Menstrual history may hold the key to women’s heart health: BMC Medicine

UK: A new study published in BMC Medicine has found
that menstrual cycle characteristics could be an important factor in predicting
cardiovascular disease (CVD) risk in women.

The study, conducted by
researchers in the UK and using data from The Health Improvement Network, found
that women with a history of irregular or infrequent menstrual cycles were at
higher risk for a range of cardiometabolic outcomes, including ischemic heart
disease, cerebrovascular disease, heart failure, hypertension, and type 2
diabetes mellitus.

Over a 26-year period,
the retrospective cohort study followed over 704,743 women aged 18-40. Over
252,325 of these women had a history of irregular menstruation and were matched
with up to two controls. The regularity and frequency of menstrual cycles were

The primary outcome was
composite cardiovascular disease, and secondary outcomes included ischemic
heart disease, cerebrovascular disease, heart failure, hypertension, and type 2
diabetes mellitus.

The study found the
following clinical findings:

The study found that compared to women
with regular menstrual cycles, those with irregular cycles had higher adjusted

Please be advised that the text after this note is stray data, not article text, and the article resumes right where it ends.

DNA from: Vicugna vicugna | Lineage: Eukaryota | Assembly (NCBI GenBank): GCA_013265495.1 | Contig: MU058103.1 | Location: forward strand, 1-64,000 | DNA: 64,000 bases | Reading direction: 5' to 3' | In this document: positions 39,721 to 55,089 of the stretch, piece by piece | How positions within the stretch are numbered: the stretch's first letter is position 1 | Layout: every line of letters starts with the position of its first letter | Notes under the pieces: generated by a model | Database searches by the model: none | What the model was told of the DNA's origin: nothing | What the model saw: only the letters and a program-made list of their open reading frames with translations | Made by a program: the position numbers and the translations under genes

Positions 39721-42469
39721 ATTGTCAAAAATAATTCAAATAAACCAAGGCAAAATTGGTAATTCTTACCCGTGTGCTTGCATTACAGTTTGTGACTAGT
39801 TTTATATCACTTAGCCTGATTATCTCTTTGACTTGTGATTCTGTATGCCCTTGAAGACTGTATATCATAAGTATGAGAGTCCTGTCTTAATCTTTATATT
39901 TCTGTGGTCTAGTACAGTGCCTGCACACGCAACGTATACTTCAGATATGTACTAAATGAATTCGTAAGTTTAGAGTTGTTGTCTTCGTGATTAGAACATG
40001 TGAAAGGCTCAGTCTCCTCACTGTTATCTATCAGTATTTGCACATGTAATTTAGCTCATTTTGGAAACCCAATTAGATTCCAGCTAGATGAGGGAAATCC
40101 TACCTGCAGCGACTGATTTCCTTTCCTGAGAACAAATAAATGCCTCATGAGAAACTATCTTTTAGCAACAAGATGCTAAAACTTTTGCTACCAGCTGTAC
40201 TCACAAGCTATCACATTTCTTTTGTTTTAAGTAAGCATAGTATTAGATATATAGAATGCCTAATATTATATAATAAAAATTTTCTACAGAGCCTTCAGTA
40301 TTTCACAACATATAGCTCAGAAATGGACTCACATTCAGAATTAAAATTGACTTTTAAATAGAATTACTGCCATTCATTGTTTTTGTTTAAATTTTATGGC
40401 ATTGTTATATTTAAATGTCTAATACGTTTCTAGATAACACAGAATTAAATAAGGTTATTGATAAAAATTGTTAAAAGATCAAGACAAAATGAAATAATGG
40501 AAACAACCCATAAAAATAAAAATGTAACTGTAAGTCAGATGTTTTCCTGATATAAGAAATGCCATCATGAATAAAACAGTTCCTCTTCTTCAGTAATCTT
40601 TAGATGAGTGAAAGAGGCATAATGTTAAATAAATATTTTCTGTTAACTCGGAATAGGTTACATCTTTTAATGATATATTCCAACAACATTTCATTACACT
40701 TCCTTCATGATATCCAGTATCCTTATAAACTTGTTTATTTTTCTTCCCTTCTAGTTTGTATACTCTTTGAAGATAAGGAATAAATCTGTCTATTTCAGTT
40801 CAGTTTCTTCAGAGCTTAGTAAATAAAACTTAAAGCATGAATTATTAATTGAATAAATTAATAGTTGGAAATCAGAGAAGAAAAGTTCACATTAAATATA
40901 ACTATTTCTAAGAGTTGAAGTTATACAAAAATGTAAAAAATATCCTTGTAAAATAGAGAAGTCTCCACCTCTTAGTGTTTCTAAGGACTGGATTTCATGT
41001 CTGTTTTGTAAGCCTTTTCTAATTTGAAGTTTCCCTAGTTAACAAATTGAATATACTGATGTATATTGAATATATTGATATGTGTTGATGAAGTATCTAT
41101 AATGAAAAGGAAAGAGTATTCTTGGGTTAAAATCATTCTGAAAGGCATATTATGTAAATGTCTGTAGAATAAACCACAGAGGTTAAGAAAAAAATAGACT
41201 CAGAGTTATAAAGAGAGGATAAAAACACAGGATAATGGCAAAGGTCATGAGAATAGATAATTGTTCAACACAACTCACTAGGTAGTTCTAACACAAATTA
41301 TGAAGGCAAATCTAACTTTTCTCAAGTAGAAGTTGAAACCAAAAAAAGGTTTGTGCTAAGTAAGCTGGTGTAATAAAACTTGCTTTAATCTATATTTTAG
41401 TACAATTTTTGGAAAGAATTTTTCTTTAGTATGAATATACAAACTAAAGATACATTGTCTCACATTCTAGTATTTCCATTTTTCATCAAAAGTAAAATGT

hazard ratios for all cardiometabolic outcomes except cerebrovascular disease.The hazard ratios were even higher for
women with infrequent or frequent menstrual cycles than those with normal frequency cycles.Menstrual history could be useful in identifying women at increased risk of cardiometabolic outcomes in
later life.

The findings of this
study are important because they highlight the need for better recognition of
menstrual cycle characteristics as a factor associated with cardiovascular
disease risk.

“Women with irregular or
infrequent menstrual cycles may benefit from more frequent evaluation of their
cardiometabolic health, which may aid in preventing or managing future
disease. As such, “this study adds to the growing body of evidence that supports
a more personalized approach to cardiovascular disease prevention and
management in women.” the researchers added.


Okoth, K., Smith, W.P., Thomas, G.N. et al. The association between menstrual cycle
characteristics and cardiometabolic outcomes in later life: a retrospective
matched cohort study of 704,743 women from the UK. BMC Med 21, 104 (2023).

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